Editor’s Note: This is the second in a two-part series by Robert Farley on 3D printing and global security. Read the first article here.
The ecosystem of 3D printing will not, contra expectations, be lawless. Although the RAND study discussed in the last post does not go into detail regarding intellectual property law, many analysts have suggested that patent and trade secret owners will need to get creative in order to protect their IP. Indeed, legal analysts have already begun to probe the means by which firms and individuals can manage the proliferation of the templates and blueprints needed to conduct large-scale 3D printing. While preventing the diffusion of data will undoubtedly prove difficult, technology, entertainment, and pharmaceutical firms, along with national governments, have become very savvy about protecting easy-to-share data, and limiting the extent of its spread. It would be naïve to assume that these efforts will bear no fruit. Of course, such templates will be subject to state-sponsored cyber-espionage, both through theft and through sabotage.
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Much remains up in the air, but if Additive Manufacturing (AM) has the impact that the RAND report (and other similar documents) suggests, then it could wreak very significant changes in how the global economy functions. In the future, firms and nations will derive advantage not from their ability to produce complex products, but rather from:
- Administrative capacity to achieve economies of scale in production
- Administrative capacity to take advantage of low cost logistical networks
- Established procedures that facilitate rapid innovation in design
- Legal capacity to protect the gains from innovation
To great (but uneven) extent, the economies of the Global North have already moved strongly in these directions, even before the advent of widespread AM. AM can have an important impact insofar as it makes local production possible in places that it was not possible before, but possible is not the same as competitive.
Implications for the Indo-Pacific
How could AM change the geo-economics of the Indo-Pacific? Many of the countries in the Indo-Pacific have built their economies around middle-tier industrial production; low-cost but skilled industrial labor takes advantage of capital mobility and robust logistical networks in order to produce goods that can compete with the labor forces of advanced industrial economies, while also substantially exceeding the productivity of lower-tier countries. The advent of AM will make a strategy like this very difficult to implement, as it will benefit both the most developed economies and the least developed economies. That said, since several East Asian countries have used the period since World War II to move from the least to the most developed categories, the window of vulnerability may have closed.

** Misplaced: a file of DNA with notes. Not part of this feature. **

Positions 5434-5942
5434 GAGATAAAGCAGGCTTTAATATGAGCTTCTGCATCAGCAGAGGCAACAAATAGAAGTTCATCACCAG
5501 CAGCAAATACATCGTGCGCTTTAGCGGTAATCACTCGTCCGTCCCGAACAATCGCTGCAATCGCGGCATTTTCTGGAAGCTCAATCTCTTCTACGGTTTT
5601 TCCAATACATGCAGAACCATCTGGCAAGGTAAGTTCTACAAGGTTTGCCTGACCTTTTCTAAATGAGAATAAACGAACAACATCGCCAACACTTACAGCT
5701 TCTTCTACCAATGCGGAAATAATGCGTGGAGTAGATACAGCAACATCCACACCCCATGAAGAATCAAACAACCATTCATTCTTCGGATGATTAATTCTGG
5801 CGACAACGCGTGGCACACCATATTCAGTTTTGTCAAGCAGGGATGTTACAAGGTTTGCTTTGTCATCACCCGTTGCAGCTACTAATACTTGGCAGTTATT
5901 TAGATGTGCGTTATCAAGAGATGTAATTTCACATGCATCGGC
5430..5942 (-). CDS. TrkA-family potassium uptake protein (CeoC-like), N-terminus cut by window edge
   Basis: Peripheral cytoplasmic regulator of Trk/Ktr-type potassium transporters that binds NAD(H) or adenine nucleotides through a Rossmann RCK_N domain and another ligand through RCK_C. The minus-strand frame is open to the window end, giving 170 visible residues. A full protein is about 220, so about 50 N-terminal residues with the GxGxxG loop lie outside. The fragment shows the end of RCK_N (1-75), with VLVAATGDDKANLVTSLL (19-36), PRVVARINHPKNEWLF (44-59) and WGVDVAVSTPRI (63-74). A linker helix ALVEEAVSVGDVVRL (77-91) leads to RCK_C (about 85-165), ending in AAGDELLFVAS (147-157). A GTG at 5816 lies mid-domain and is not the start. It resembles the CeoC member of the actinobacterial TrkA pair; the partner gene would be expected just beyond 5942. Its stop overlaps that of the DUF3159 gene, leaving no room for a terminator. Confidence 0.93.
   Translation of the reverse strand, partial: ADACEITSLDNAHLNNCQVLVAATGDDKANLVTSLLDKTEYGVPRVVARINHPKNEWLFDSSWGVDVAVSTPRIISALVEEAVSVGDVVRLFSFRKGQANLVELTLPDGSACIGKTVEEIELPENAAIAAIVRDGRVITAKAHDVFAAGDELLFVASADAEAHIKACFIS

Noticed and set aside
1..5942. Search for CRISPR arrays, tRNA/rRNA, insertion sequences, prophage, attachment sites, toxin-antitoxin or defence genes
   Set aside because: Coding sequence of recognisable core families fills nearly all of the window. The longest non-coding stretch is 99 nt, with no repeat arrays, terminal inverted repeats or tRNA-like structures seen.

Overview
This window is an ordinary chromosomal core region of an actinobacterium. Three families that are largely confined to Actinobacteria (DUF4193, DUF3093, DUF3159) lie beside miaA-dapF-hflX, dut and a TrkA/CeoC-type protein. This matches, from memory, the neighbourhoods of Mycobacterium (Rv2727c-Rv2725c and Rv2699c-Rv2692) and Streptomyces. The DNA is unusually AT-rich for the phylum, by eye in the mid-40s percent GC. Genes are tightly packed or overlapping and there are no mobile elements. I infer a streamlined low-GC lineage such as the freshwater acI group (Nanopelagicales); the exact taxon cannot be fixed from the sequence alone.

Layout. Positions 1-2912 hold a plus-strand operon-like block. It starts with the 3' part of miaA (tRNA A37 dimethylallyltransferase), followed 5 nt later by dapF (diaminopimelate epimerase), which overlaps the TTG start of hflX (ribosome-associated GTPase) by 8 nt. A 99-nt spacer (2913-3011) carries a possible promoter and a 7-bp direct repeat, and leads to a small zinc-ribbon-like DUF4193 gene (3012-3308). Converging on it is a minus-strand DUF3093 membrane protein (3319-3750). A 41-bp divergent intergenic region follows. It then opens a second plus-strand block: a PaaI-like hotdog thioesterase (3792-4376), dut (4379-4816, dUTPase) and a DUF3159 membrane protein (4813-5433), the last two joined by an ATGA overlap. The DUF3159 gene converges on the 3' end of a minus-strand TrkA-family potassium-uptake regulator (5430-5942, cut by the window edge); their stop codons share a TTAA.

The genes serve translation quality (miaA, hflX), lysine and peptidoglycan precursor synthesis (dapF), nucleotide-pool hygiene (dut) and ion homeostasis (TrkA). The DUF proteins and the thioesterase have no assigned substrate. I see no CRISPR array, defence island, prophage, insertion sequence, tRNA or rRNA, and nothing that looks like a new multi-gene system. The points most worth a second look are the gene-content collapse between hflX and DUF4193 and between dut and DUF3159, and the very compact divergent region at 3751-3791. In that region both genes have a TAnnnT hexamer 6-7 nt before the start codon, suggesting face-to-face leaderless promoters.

With respect to strategic significance, it does not seem likely that AM will severely undercut the existing global industrial logistics system, even if it changes that system in consequential ways. This means that the waterways of East Asia will continue to convey the energy, raw materials, and even finished goods that they have conveyed for the last seventy years. To the extent that piracy and the South China Sea are major issues for the global economy today, they will continue to be so in the future. The financial and trade relationships between India, Japan, China, and the United States will continue to be the core of the global international economy, with all of the geopolitical weight that these relationships carry.
In short, many things will change, and many things will remain the same. Careful management of the change will be among the most difficult and important tasks for the policymakers of the Indo-Pacific.